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FDA Staff Recommends Approval Of GM Salmon For Human Consumption

September 6, 2010: 06:10 AM EST
FDA scientists have declared that genetically modified salmon produced by a Massachusetts company is safe to consume and poses no environmental threat. The controversial ruling seems to pave the way for the first government approval of a GM food product in the U.S. The company developed the AquAdvantage salmon by giving an Atlantic salmon a growth hormone from a Chinook salmon and a gene from the ocean pout that speeds up its growth rate. Consumer and environmental groups complained that the approval process is too secretive and expressed concern that the GM salmon could escape fish farms and threaten endangered wild salmon. FDA staff will present their findings on September 19 to an advisory panel that will also hear from the company, AquaBounty, and the public.
Lyndsey Layton, "FDA considers approving genetically modified salmon for human consumption", Washington Post, September 06, 2010, © Washington Post
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Iron Supplements Are Beneficial For Low Birth Weight Babies

September 6, 2010: 07:30 AM EST
Low birth weight infants (4.5 to 5.5 pounds) at risk for iron deficiency benefited significantly from iron supplementation in the first six months of their lives, a Swedish study has found. The placebo-controlled study involved 285 infants who were given either no iron supplements or one or two mg/kg a day from six weeks to six months. The researchers found that 36 percent of the placebo group was iron deficient at six months, while only 8.2 percent of the one mg/kg a day group and 3.8 percent of the two mg/kg a day group were iron deficient. Another finding was that breastfed babies were more likely to suffer from iron deficiency. The iron supplements did not affect growth rates or cause any infections or other health conditions.
Magnus Domellöf , et al. , "Iron Supplements Reduce the Risk of Iron Deficiency Anemia in Marginally Low Birth Weight Infants", Pediatrics, September 06, 2010, © American Academy of Pediatrics
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Research Explains How Some Harmful Bacteria Survive Harsh Digestive Environment

September 5, 2010: 08:28 AM EST
Food-borne bacteria that could cause food poisoning often don’t, thanks to the harsh acidic environment in the stomach and the intestines. But bacteria often survive to wreak havoc – Listeria, for example, can cause serious, even fatal infections in the elderly and pregnant women – because they use different tricks to help them endure inside the body. British research into Listeria bacteria found in soft cheese and chilled ready-to-eat products can overcome acidic conditions by exploiting key food ingredients. The amino acid glutamate in soft cheese and meat products can help bacteria neutralize acid, allowing the bacteria to pass through the stomach unscathed. Listeria can also take advantage of food processing and storage conditions to help them survive.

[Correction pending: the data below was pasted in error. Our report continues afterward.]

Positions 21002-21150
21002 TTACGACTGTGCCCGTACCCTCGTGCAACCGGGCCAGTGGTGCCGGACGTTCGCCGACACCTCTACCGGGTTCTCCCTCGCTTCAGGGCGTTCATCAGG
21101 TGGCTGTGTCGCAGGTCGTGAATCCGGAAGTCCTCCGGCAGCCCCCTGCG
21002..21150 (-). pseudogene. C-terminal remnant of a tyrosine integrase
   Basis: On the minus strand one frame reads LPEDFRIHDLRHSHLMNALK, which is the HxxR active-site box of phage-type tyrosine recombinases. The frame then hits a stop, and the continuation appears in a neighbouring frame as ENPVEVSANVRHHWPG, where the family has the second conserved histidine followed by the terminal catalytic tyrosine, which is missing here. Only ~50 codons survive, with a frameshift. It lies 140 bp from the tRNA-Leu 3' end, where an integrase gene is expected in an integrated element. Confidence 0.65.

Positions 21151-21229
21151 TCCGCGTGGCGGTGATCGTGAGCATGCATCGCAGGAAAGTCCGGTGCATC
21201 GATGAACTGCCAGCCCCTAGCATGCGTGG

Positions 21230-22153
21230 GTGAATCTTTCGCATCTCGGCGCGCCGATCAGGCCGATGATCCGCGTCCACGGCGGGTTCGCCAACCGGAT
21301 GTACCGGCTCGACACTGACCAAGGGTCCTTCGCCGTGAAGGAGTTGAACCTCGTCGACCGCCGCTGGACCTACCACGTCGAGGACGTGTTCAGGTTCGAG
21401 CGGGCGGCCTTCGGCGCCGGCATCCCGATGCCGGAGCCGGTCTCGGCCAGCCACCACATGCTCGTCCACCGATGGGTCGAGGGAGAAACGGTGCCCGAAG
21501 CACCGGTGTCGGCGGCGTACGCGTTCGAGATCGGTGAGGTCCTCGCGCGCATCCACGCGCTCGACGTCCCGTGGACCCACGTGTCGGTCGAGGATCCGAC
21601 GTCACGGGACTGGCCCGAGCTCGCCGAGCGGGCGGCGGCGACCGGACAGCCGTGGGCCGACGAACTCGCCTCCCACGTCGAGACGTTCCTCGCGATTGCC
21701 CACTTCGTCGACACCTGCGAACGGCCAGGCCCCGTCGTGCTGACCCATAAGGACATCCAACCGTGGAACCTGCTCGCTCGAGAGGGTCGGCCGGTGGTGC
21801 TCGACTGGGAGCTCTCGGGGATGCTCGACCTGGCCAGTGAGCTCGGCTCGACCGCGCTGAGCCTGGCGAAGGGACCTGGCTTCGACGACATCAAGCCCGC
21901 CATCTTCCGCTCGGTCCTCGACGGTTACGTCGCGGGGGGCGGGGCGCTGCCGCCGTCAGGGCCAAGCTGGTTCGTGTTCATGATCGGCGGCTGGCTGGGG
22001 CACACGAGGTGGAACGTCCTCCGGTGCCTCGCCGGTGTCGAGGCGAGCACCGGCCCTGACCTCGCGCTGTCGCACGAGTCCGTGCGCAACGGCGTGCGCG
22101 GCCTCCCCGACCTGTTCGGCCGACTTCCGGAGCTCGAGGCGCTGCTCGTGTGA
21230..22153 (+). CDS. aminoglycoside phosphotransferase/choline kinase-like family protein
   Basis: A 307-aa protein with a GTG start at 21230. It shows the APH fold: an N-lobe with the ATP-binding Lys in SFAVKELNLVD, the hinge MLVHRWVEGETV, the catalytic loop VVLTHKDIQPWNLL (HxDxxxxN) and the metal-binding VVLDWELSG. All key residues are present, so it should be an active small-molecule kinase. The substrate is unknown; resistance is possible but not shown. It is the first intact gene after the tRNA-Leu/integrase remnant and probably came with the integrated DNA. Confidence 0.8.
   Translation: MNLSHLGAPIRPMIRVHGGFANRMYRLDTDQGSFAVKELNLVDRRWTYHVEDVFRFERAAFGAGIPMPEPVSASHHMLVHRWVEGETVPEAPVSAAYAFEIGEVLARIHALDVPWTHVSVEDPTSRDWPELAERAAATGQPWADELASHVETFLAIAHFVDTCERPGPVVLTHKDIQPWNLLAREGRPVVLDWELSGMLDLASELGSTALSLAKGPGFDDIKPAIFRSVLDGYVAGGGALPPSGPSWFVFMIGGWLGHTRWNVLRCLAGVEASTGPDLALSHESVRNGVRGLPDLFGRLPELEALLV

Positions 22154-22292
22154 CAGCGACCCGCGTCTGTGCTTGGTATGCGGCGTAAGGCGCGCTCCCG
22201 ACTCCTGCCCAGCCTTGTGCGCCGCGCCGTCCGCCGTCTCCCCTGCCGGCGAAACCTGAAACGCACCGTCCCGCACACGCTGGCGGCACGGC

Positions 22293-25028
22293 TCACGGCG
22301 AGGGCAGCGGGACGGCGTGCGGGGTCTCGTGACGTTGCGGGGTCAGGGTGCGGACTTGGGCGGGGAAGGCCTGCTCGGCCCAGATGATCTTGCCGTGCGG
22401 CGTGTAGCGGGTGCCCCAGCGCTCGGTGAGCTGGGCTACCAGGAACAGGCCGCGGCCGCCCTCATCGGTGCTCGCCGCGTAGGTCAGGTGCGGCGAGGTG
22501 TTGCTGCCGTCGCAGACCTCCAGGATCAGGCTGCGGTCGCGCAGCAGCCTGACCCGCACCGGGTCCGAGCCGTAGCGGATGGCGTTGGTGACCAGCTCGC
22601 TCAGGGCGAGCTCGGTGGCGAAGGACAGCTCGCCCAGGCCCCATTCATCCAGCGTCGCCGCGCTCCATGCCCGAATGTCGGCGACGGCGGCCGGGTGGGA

Colin Hill, "Talented bacteria make food poisoning unpredictable", Presentation, Society for General Microbiology autumn meeting, September 05, 2010, © Hill et al.
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Competition Heats Up In Krill And Functional Fish Oil Markets

September 3, 2010: 10:50 PM EST
New York private equity firm Lindsay Goldberg has purchased half of the outstanding shares of Norwegian krill supplier Aker BioMarine to form a joint venture, NewCo, which in turn bought fish oil supplier EPAX. Also a Norwegian company, EPAX provides fish oils with variable concentrations of omega-3s EPA and DHA, targeting specific health conditions. Industry observers hope the new market strength of Aker will spur it to greater investment in clinical trials for its fish oil supplements. Krill pioneer Neptune Technologies & Bioressources has had its fish oil tested successfully against competitive brands in studies of PMS and dysmenorrhea, arthritis inflammation and pain, and regulation of blood lipids. Meanwhile, Azantis, another major competitor, is broadening its R&D to create a water-soluble krill that might be useable in beverages.
Todd Runestad, "Industry analysis: Aker Lands Epax", Functional Ingredients, September 03, 2010, © Penton Media Inc
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Vending Machine Foods Are An Unhealthy Choice For Schoolchildren

September 3, 2010: 03:43 PM EST
Students who regularly eat snacks and beverages purchased from sources that compete with USDA lunch program offerings – vending machines, school stores, snack bars and other related outlets – are at greater risk for developing unhealthy diet habits that could lead to being overweight, obese or at risk for chronic health conditions like diabetes and coronary artery disease, according to new U.S. research. Researchers looked at food intake data from questionnaires provided by 2,309 el/sec schoolchildren. Twenty-two percent consumed “competitive” or vended food items in a school day. Usage was highest in high school, where 88 percent of schools had vending machines. Vending machine food and beverage consumers consumed much more sugar and much less dietary fiber, vitamin B and iron than non-consumers.